World War II at Home: Politics, Society, and Culture in Europe, 1939-1945
Presented under the auspices of the Roger Boas Chair in Global History and World Affairs:
This course investigates what it was like to live in war-torn Europe during the costliest conflict in the history of mankind. It covers the entire European homeland range of experience: belligerent nations and neutrals; Axis-occupied regions and those that escaped this fate. There will also be extensive comparison to the scene in the USA. Moving from case to case, we explore which nations turned out to be the most effective in homefront-mobilization and why; the issues, in the occupied regions, surrounding resistance and collaboration; and finally the longer-term legacies of this seminal experience in the history of our modern era.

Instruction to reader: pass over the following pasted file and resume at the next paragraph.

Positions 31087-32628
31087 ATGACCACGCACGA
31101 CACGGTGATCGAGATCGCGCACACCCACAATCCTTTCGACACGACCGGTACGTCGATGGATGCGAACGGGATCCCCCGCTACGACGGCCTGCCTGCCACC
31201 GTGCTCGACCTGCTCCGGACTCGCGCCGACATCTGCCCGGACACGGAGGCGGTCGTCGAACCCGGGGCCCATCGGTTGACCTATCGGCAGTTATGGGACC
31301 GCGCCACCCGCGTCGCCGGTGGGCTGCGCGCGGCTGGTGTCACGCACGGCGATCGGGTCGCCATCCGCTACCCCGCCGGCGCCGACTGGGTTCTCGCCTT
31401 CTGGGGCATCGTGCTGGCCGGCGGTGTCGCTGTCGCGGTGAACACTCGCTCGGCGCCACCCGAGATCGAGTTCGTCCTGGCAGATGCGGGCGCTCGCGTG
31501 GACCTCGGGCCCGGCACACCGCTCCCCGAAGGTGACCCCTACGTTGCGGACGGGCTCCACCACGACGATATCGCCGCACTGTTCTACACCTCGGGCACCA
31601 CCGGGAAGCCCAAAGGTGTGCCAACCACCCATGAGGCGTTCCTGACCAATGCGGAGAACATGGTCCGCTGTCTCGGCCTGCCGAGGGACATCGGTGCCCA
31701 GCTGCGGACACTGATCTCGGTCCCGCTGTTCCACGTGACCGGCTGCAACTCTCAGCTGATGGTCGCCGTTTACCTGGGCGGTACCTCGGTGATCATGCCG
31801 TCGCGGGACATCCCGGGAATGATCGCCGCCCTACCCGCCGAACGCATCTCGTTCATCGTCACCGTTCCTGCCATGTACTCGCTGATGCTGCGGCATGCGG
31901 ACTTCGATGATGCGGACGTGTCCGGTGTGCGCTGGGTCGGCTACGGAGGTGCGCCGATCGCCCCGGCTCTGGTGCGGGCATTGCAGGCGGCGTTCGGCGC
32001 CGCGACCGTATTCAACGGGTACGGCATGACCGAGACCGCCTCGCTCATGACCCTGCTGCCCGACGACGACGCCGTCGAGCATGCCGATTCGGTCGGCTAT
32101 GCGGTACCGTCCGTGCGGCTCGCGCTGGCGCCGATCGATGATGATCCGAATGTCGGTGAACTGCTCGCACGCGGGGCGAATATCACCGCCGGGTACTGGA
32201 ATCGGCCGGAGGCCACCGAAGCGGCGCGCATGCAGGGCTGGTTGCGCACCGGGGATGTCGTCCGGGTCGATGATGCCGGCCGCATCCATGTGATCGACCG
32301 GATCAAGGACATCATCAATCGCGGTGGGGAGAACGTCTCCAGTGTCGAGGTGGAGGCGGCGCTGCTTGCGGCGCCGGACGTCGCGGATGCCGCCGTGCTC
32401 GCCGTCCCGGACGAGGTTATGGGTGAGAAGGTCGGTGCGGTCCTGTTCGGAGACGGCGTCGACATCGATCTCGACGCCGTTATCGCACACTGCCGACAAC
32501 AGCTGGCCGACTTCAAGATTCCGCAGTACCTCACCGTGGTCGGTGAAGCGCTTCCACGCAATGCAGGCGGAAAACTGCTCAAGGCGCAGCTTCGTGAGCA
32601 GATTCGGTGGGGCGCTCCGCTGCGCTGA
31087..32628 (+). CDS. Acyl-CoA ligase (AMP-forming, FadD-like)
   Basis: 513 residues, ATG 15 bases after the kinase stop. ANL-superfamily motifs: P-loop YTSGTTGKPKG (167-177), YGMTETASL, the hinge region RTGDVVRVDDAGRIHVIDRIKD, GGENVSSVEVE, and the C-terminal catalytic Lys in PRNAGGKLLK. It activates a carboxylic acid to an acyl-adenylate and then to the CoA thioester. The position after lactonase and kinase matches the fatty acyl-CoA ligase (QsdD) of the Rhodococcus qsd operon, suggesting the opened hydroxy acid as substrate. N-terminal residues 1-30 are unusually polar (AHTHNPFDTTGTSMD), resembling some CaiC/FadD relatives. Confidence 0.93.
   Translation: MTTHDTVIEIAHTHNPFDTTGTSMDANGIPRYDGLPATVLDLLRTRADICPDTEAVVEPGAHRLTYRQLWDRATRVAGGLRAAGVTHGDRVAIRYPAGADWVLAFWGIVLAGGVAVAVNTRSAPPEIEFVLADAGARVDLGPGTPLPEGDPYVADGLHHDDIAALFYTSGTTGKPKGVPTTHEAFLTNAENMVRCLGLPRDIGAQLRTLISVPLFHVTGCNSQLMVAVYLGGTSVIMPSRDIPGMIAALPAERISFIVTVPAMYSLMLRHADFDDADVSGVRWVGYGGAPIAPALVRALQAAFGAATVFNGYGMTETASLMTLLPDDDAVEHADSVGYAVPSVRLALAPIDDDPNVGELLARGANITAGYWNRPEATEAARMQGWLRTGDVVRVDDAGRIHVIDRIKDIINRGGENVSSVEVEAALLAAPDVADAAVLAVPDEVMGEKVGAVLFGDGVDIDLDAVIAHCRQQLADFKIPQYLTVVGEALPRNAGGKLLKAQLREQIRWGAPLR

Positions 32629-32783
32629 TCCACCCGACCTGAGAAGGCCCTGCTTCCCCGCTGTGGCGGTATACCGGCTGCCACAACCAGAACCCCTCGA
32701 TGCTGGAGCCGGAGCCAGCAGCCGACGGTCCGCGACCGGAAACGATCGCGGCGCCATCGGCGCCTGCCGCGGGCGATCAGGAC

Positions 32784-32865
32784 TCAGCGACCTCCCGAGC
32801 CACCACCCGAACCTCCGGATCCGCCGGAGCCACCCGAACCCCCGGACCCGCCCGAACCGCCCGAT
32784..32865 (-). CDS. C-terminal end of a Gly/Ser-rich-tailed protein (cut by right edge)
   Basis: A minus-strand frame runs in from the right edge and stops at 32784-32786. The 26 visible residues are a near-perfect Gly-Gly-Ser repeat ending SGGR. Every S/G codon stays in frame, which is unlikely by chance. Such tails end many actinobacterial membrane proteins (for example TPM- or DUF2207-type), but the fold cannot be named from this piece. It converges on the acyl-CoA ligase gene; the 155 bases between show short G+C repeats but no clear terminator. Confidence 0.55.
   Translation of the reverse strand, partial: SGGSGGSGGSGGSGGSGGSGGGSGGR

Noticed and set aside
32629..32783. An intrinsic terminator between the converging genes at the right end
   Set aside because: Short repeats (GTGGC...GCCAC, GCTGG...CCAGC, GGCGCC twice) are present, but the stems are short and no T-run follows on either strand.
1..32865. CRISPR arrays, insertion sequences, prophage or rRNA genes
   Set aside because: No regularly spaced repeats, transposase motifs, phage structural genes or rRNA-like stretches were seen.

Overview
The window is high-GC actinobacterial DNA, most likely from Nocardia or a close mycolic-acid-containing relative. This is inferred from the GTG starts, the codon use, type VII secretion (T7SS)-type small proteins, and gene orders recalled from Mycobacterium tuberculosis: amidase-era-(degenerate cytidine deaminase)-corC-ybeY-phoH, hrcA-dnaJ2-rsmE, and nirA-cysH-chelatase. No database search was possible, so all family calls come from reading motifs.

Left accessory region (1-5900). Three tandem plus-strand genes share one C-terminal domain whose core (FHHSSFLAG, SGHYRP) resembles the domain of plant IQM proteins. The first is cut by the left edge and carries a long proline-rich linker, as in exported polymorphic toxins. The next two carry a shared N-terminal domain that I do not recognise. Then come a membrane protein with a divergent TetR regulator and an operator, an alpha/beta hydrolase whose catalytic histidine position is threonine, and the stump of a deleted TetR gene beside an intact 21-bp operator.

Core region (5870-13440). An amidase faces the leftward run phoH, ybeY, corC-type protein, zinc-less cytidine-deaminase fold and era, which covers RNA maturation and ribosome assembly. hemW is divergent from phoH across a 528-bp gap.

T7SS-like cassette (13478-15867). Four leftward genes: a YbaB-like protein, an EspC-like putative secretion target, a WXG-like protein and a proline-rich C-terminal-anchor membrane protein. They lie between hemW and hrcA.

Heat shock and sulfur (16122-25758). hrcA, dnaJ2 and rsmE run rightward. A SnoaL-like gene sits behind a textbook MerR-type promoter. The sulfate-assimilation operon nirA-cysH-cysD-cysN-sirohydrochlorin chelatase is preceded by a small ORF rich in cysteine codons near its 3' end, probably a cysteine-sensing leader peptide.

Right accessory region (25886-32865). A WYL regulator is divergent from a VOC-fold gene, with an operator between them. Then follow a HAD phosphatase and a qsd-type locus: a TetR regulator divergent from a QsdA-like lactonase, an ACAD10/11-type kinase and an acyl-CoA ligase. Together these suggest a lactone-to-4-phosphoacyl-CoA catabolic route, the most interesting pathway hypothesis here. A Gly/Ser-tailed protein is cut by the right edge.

David Clay Large
David Clay Large obtained a Ph.D. in History from U.C. Berkeley in 1974. He has taught at Berkeley, Smith College, Montana State University, and Yale University, where he was also a college dean (Pierson College). A specialist on modern Western and Central Europe, Large has published some twelve books on such topics as West German rearmament in the Adenauer era, Wagnerism in European politics and culture, urban studies (histories of Munich and Berlin), immigration politics during the Holocaust, the German-hosted Olympic Games (1936 and 1972), and the Grand Spa-towns of Central Europe. The German edition of his Berlin book, Biographie einer Stadt, was a Der Spiegel bestseller and a source for the popular TV series Berlin Babylon. He has appeared frequently as a “talking head” in NBC and PBS documentaries on the Olympic movement and on German television as an expert commentator on the histories of Munich and Berlin. Currently, he offers courses through the Fromm Institute at the University of San Francisco and serves as a Senior Fellow at U.C. Berkeley’s Institute of European Studies. He is also codirector of Berkeley’s Austrian Studies Program.